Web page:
MKM trust raises eyebrows

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MASERU — A trust purportedly representing MKM depositors and creditors has raised eyebrows after it emerged one of the key people behind the trust was the Central Bank of Lesotho (CBL)’s legal adviser when it shut down the company in 2007.

Thandiwe Metsing, who heads the recently established investors trust, was a CBL legal adviser when the central bank shut down MKM in November 2007 for running illegal insurance and banking businesses.

In fact, she is said to have played a key role in the closure of MKM.

Motlatsi Mpobole, another key member of the trust, was once employed by Webber Newdigate, the law firm representing the CBL in its bid to liquidate MKM.

A source at Webber Newdigate said Mpobole worked at the law firm until “quite recently”.

In a curious turn of events, the trust headed by Metsing, Mpobole and a South African lawyer, Luke Bernard Saffy, emerged in April saying it wanted to protect the interests of MKM depositors and creditors.

MKM has, however, said the three are neither creditors nor depositors with the troubled company.

The trust has since applied to be enjoined in the case in which the central bank is seeking to liquidate MKM.

About 400 000 depositors, nearly a quarter of Lesotho’s 1.8 million people, had their money locked up in MKM when the CBL shut down the company.

“The main object of the trust is to protect, preserve and advance the interests of the beneficiaries (MKM investors) insofar as they have invested or have participated or are beneficiaries in terms of any of the scheme products (MKM schemes), subject to fairness between investors,” says the trust.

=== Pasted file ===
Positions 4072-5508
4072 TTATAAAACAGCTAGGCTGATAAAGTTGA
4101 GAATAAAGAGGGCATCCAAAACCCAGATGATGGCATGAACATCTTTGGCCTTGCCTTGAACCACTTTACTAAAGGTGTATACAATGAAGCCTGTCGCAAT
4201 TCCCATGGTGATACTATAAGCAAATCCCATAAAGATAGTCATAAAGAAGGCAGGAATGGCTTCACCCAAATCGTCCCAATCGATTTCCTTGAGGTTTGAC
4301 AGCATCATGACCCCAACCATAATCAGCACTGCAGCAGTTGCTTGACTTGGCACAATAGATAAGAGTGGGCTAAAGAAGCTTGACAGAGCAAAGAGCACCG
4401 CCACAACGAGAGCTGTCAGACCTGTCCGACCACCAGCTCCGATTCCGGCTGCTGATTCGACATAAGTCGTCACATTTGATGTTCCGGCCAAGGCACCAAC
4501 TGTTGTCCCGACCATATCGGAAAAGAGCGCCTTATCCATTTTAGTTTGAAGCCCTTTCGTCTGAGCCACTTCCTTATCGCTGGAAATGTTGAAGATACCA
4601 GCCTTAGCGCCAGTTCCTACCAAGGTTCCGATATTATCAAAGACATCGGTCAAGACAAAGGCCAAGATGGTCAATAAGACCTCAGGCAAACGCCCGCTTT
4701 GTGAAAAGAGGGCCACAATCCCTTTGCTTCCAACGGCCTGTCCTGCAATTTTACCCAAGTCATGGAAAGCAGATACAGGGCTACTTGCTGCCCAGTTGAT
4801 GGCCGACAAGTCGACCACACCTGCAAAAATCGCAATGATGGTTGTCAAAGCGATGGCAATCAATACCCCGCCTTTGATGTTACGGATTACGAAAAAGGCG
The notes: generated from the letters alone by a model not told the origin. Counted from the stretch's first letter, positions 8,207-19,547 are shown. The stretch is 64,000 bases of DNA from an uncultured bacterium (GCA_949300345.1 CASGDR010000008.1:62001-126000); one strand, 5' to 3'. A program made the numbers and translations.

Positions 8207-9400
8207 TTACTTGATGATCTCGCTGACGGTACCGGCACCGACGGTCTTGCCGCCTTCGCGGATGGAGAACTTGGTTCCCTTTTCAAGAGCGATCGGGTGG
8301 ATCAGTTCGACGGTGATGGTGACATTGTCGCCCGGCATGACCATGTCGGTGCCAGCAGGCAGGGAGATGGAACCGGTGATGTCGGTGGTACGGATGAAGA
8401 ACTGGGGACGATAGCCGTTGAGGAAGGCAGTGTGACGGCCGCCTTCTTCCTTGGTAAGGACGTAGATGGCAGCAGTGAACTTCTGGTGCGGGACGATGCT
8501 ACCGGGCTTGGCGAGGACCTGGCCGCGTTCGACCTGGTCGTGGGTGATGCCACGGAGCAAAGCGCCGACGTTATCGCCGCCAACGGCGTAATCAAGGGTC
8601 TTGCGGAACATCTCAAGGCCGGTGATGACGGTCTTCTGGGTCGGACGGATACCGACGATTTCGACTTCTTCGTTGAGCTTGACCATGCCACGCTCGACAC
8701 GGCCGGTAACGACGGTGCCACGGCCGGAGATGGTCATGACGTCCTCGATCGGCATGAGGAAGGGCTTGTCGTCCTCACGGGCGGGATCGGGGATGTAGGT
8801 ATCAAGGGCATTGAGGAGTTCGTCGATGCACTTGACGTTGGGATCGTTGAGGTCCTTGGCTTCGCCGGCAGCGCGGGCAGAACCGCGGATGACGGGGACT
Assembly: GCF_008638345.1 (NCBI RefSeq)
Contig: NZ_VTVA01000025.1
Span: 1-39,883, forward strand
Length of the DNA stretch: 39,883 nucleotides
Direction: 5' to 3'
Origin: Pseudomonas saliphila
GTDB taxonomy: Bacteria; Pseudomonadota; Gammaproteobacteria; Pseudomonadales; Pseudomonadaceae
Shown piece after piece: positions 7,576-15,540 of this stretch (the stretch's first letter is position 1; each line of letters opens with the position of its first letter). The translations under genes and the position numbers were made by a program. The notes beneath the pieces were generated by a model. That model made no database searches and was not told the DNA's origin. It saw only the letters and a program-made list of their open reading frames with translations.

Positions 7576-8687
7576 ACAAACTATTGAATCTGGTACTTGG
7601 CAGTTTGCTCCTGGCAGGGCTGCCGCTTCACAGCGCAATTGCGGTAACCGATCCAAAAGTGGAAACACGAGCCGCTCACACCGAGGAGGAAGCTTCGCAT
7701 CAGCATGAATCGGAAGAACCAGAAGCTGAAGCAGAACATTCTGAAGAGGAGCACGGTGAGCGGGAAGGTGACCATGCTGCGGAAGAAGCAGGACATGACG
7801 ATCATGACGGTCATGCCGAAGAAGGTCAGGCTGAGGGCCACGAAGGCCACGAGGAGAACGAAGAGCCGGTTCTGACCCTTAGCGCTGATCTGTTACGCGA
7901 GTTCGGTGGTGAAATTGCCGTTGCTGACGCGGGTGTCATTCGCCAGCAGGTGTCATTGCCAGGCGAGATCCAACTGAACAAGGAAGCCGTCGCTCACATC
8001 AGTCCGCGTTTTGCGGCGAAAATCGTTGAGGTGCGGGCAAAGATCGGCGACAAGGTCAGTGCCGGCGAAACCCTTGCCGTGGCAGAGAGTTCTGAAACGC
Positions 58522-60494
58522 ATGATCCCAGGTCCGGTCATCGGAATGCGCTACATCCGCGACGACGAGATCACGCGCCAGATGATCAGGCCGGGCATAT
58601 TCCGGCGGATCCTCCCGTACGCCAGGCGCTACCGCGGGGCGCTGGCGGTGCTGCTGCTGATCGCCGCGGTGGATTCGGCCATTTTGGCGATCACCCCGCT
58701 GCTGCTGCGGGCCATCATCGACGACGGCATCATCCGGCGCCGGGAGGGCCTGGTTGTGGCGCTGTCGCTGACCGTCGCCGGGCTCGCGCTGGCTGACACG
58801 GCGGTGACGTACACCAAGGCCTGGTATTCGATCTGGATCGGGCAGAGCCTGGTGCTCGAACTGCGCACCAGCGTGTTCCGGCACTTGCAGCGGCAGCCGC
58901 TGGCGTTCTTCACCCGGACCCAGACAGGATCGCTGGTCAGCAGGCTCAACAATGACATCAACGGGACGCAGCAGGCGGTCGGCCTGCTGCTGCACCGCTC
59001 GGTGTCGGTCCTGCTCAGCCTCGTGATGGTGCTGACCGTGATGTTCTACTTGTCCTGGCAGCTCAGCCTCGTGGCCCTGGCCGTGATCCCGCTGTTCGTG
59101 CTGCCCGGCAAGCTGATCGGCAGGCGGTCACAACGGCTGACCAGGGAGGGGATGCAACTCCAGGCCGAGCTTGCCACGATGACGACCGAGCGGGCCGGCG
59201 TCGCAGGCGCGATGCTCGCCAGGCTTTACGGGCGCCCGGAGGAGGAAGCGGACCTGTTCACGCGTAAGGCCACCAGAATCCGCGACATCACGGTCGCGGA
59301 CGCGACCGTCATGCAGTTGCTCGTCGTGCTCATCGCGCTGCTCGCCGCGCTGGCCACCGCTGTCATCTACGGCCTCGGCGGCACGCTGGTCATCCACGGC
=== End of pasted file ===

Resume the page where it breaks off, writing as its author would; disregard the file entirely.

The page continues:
It also says it will “assist investors enforce any right and to investigate, pursue and recover any claims for repayment, restitution, damages or otherwise which they may have, relating to or arising from any scheme transactions with the scheme operators”.

The trust also seeks to “acquire by purchase or otherwise the rights of one or more investors as may be necessary to give the trust locus standi to launch or support applications for sequestration or liquidation”.

The trust deed has been filed in the MKM liquidation cases so that the trust can be responsible for liquidating MKM and sell its assets to pay out depositors if the central bank wins its court battle to liquidate MKM.

But the trust deed exempts the trustees from being liable for any losses of assets in the trust.

These are assets that would have been acquired from MKM in the event that MKM is liquidated.

Clause 15 says: “The trustees shall not be personally liable to the beneficiaries for any trust losses, except caused by gross negligence or deliberate wrong.

“The trustees shall under no circumstances be personally liable to creditors of the trust.”

The trust was registered at the Deeds Registry on April 20, 2010 under the name MKM Investors Trust.

The name was however amended to Investors Trust on June 2, 2010.

But MKM directors are not happy with the setting up of the trust alleging the trust was a scheme to fleece depositors of their money.